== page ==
It also does not include section headings. An example of a section heading in the NRSV is "The Request of James and John" for Mark 10:35-45. Although some people find the section headings helpful in getting a sense of what's ahead, others find them intrusive. We often use them in the summary that appears in What's Ahead each week, but we don't include them in the daily readings.
Here is the Sunday Gospel lesson, as rendered in The Inclusive Bible:
New Testament Gospel Lesson: Mark 10:35-45
Zebedee's children James and John approached Jesus. “Teacher,” they said, ”we want you to grant our request.”
“What is it?” Jesus asked.
They replied, “See to it that we are next to you, one at your right hand and one at your left, when you come into your glory.”
Jesus told them, “You do not know what you are asking. Can you drink the cup I drink or be baptised in the same baptism as I?”
“We can,” they replied. Jesus said in response, “From the cup I drink of, you will drink; the baptism I am immersed in you will share. But as for sitting at my right or my left, that is not mine to give; it is for those to whom it has been reserved.”
The other ten, on hearing this, became indignant at James and John.
Jesus called them together and said, “You know how among the Gentiles those who exercise authority are domineering and arrogant; those ‘great ones’ know how to make their own importance felt. But it can't be like that with you. Anyone among you who aspires to greatness must serve the rest; whoever wants to rank first among you must serve the needs of all. The Promised One has not come to be serve, but to serve—to give one life in ransom for the many.”(The Inclusive Bible)
If you decide to buy this Bible, please use this link, so that your purchase will help us in our work of spreading God's word to all God's people: The Inclusive Bible: The First Egalitarian Translation The prices on Thursday, October 11 were $20.99 for the Kindle Edition and $24.61 for paperback.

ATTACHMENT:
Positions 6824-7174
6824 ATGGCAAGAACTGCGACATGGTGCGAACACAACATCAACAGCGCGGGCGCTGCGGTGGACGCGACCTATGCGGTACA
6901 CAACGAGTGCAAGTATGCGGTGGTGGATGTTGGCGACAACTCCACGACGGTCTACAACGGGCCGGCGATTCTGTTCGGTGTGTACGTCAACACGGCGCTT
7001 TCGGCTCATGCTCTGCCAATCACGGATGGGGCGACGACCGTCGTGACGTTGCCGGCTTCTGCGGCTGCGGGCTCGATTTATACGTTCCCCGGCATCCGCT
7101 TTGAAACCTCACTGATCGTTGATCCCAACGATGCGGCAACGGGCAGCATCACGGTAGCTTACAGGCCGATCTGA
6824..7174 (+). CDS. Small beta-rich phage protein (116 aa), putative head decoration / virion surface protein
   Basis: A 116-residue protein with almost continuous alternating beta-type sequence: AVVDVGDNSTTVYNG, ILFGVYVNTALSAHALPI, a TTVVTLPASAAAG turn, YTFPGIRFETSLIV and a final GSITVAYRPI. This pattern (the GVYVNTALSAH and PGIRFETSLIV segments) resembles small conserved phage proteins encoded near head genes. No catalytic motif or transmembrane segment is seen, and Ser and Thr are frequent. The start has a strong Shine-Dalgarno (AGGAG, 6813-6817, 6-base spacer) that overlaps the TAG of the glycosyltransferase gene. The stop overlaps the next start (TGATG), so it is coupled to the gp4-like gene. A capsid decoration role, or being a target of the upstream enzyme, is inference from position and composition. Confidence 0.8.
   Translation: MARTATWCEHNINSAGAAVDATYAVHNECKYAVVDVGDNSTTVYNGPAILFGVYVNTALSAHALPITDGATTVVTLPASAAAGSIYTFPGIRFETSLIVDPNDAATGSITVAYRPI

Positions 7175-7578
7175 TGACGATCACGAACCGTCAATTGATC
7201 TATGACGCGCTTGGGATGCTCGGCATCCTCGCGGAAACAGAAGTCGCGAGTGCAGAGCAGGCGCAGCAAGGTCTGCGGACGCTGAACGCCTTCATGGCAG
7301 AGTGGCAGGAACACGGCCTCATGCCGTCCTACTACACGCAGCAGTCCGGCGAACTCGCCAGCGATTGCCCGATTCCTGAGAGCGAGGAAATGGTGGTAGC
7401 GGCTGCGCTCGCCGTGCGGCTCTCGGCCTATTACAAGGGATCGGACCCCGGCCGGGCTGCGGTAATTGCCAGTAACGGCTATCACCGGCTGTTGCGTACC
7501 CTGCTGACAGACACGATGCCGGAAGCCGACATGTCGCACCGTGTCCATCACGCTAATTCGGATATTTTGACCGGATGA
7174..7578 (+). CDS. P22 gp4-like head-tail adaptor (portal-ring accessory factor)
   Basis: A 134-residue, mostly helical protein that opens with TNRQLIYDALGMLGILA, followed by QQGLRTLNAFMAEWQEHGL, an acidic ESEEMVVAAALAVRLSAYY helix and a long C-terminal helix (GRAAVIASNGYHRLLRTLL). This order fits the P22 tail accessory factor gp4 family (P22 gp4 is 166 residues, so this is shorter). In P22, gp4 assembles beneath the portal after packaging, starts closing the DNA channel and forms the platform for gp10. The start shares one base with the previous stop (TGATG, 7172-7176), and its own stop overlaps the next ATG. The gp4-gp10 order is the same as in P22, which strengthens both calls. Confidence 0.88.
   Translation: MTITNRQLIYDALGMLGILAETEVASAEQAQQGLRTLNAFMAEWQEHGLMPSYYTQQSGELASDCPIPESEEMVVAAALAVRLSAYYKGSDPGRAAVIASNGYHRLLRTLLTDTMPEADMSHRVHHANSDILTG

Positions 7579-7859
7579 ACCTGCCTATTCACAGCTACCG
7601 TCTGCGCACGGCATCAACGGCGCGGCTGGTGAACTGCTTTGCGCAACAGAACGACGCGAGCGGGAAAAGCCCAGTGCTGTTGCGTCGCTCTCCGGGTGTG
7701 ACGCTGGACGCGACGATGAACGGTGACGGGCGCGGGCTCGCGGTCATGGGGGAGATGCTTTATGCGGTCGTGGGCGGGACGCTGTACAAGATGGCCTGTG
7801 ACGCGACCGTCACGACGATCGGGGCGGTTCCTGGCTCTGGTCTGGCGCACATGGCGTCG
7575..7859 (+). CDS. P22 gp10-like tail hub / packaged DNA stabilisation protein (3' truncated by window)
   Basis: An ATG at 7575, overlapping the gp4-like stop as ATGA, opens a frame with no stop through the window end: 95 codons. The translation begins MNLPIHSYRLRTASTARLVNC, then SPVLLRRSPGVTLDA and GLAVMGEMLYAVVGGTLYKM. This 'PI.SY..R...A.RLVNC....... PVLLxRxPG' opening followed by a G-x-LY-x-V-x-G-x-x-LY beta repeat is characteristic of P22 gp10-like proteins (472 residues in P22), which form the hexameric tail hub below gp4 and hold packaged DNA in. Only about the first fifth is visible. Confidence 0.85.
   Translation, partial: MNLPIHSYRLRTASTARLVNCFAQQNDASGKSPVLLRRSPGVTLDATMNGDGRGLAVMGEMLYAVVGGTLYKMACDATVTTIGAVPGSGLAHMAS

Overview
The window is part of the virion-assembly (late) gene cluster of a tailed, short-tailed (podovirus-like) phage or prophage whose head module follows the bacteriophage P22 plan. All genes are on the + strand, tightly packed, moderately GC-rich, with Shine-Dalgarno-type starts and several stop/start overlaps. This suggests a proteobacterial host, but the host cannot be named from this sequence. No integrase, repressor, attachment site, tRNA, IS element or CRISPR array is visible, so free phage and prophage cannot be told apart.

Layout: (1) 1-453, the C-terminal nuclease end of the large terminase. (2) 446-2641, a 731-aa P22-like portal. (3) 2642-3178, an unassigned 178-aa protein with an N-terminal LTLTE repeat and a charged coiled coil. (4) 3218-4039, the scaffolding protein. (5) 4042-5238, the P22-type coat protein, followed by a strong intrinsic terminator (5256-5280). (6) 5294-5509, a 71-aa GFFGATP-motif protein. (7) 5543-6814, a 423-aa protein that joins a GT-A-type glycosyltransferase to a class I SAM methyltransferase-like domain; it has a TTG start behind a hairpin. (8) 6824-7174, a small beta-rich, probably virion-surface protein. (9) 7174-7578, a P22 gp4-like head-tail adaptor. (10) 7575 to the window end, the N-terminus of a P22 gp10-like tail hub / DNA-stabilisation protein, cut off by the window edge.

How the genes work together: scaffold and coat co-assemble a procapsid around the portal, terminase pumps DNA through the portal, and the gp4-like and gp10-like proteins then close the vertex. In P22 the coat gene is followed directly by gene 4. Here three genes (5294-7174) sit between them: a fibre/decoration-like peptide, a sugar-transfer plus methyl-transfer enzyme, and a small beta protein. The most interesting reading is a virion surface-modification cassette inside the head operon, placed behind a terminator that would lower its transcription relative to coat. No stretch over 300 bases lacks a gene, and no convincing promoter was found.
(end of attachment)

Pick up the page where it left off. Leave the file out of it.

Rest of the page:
(Published on October 17, 2018)
Bible Review: The Modern English Version
The most important thing you need to know about the Modern English Version (MEV) is that it is a revision of the Authorized Version, usually called the King James Version (KJV). It incorporates modern English vernacular. This translation started as an effort by military chaplains to provide an update to the KJV, so that troops could better understand it. Military chaplains got others who were not chaplains involved in the work; eventually, the target audience changed to the entire English-speaking world. It follows the principle of formal equivalence, which means being as literal as possible using proper grammar and syntax.
One feature that I find helpful is naming the parallel passage just below the title of a section. A slight disadvantage of this approach is that it requires a title whenever there is a parallel passage, even if one isn't necessary for us to understand what follows. As always, remember that the title is not part of the text, and was added by editors to help us. This translation is usually the source of the parallel passages included in our daily readings. A relatively unusual feature is that pronouns referring to God or Jesus are always capitalized. This can be helpful at times when it isn't clear to whom the pronoun refers. References to books of the Bible in footnotes and when parallel passages are named use abbreviations for book names. For example, Mt for Matthew and Lk for Luke.
The books are in the usual order. It does not include the deuterocanonical/apocryphal books.
There is an interesting but incomplete history of English language Bibles included in the introduction, starting with William Tyndale's translation. It is incomplete because it does not mention the Revised Standard Version (RSV), the New Revised Standard Version (NRSV), or any of the many translations by Catholic scholars. It does have a very complete description of the development of the KJV.
Here is our Sunday Gospel Lesson from the MEV:
The Great Commandment
Mt 22:34-40; Lk 10:25-28
One of the scribes came near and heard them reasoning together. Perceiving that Jesus had answered them well, he asked Him, “Which of the is the first commandment of all?”
Jesus answered him, “The first of all the commandments is, ‘Hear, O Israel: the Lord our God, is one Lord. You shall love the Lord your God with all your heart, and with all your soul, and with all your mind, and with all your strength.’¹ This is the first commandment. The second is this, ‘You shall love your neighbor as yourself.’² There is no commandment greater than these.”
The scribe said to Him, “Well said, Teacher. You have spoken the truth, that there is God, and there is no other but Him. To love him with all the heart, and with all the understanding, and with all the soul, and with all the strength and to love one's neighbor as oneself is much more important than all burnt offerings and sacrifices.”
When Jesus saw that he answered wisely, He said to him, “You are not far from the kingdom of God.” After that no one dared to ask Him any question.
¹30 Dt 6:4-5 ²31 Lev 19:18 (MEV)
Previous Bible reviews covering the NET Bible, the Message, and The Inclusive Bible, and the Amplified Bible are here.